I blogged about The Golem just after I watched it, back in December.  The golem is an original Jewish monster, and Judaism is both a culture and a religion.  It’s difficult to tease them apart sometimes.  The same can be said of many traditions outside Christianity.  In fact, many cultures had no word for religion—the idea of a separate realm of life where you try to please the gods because what you do otherwise is inherently sinful.  (There’s probably a reason that capitalism grew in a Christian context.)  That means that horror particularly welcomes Christianity.  Many of the bases of fear are premised on a religion that, as culturally bound as it is, has always claimed that joining it is a choice.  If you can choose you can choose wrongly.  This is fertile ground for horror, especially when the consequences are eternal.   My Horror Homeroom piece takes a different approach than this, but religion and horror nevertheless find themselves together, often in the same room.


Time for Golem

I don’t claim to understand how the film industry works.  My two books on horror and religion deal with interpreting the movies, not their native cinematic environment.  I say this because I limited my treatments in them to films with a theatrical release.  Mainly this was so that readers would have had easy access to them.  Some films, of course, never go to theaters and it seems that happened, in the United States, to the Israeli movie The Golem.  I saw a trailer for it last year and patiently waited for it to arrive.  I recently found it on an online streaming service and finally had a chance to watch it.  Golems, as original Jewish monsters, have shown up in a variety of popular media including The X-Files and Sleepy Hollow.  Film treatments have been rare, and this one makes for a fascinating monster movie.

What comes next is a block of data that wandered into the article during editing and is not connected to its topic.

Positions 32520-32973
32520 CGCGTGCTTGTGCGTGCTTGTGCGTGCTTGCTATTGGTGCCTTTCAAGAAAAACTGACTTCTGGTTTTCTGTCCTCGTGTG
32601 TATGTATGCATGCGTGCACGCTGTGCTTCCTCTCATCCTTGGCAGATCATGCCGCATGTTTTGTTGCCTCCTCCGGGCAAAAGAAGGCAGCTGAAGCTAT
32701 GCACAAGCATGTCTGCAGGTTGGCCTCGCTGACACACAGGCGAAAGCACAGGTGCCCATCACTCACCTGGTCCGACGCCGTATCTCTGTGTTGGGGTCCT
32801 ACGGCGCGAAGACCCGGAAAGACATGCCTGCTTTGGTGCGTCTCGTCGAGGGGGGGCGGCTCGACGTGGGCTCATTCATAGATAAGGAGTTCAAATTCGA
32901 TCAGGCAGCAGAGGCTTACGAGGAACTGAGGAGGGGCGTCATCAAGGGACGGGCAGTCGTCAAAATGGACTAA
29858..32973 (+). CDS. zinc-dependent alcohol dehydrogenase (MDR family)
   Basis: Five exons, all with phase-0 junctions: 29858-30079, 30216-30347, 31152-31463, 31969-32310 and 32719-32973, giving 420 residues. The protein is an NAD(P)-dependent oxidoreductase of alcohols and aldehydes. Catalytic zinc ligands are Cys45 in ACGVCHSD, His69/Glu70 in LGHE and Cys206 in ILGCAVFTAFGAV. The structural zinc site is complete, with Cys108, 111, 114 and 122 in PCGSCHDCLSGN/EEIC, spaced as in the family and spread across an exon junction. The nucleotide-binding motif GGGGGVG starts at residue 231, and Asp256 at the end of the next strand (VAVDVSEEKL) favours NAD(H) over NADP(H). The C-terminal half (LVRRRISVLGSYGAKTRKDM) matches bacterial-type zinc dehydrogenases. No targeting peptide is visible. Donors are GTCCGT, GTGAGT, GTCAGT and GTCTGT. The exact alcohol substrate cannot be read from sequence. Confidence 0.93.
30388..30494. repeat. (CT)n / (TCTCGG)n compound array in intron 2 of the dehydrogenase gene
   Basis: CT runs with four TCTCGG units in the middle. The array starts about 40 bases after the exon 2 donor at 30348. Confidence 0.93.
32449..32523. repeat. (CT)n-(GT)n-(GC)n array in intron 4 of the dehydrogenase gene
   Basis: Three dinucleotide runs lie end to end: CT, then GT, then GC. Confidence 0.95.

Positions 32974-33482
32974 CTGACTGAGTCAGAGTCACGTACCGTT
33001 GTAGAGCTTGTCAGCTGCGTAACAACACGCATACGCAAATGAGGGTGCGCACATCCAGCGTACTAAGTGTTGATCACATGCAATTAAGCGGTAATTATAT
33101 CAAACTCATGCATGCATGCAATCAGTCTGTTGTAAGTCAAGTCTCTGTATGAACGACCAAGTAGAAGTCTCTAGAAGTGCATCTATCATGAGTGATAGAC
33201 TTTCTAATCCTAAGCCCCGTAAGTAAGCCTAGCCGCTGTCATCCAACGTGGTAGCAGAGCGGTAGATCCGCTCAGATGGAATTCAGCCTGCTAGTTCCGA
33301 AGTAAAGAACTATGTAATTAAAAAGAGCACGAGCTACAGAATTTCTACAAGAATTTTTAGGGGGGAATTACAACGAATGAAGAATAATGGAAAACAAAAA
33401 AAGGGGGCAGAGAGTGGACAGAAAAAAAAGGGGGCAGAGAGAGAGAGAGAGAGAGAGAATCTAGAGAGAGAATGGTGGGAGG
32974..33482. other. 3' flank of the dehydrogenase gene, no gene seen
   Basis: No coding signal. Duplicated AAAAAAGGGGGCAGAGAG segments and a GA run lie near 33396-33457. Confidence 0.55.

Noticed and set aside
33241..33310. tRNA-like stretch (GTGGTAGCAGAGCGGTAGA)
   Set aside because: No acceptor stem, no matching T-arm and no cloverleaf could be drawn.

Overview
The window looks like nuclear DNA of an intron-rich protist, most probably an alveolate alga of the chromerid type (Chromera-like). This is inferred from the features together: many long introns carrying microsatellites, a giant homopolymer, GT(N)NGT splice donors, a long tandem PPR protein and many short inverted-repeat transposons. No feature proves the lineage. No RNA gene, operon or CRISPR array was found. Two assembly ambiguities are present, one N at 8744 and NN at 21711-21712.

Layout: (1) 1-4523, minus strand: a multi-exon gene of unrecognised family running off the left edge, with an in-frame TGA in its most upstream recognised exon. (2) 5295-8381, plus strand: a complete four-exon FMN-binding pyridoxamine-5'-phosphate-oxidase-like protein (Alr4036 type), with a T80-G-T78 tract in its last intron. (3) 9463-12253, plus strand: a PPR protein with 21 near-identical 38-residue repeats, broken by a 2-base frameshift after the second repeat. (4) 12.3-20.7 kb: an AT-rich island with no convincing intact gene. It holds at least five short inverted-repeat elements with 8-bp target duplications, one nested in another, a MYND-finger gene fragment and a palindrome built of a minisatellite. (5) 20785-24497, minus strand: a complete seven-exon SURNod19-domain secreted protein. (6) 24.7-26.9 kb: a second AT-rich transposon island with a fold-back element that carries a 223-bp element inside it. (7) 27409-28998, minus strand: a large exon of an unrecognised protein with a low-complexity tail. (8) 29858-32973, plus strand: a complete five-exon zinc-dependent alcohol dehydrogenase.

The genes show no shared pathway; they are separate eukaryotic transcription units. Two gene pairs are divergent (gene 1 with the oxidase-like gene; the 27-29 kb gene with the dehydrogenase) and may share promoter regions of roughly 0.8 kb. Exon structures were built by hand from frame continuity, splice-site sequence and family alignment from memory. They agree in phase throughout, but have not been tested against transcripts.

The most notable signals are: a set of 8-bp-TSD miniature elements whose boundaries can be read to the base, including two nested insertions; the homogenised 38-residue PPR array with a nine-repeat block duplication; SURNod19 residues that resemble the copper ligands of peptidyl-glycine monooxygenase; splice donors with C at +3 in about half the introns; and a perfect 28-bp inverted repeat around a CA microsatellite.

What makes the golem so compelling is that it is an explicitly religious monster.  To create a golem (according to the film) the maker must use Kabbalah, Jewish mystical texts, to learn how to bring it to life.  Hanna (Hani Furstenberg), the female protagonist, is the only one in her seventeenth-century village willing to try.  The real hook, for me, is that the golem she creates is a little boy.  The role must’ve been fun to play.  Golems cannot speak, so there are no lines to learn.  Kirill Cernyakov nails the part with an ability to portray emotionless menace.  The problem with a golem, you see, is that it goes on rampages, killing even those it’s conjured to protect.  Since the movie is intended to be a retelling of the classic story (involving the golem of Prague), it doesn’t have too many surprises.  It is, however, a thoughtful movie.

Write-ups on it call it “the Jewish Frankenstein,” but scholars who research Frankenstein often go the other way, seeing Frankenstein’s monster as a form of golem.  The basic idea is taking something inert and bringing it to life.  Afterward the creator is unable to control it.  It’s too bad that The Golem didn’t get a wide theatrical release.  I’ve seen far worse horror films that did.  Perhaps the focus on religion was too blatant?  One of the points I make in Holy Horror and Nightmares with the Bible is that religion and horror belong together.  Some Jewish viewers will undoubtedly spot inaccuracies (even this goy did) but the movie isn’t a religious text.  It is an appropriate rebuff to Trumpian “politics” and even features a plague.  It is a movie for our time.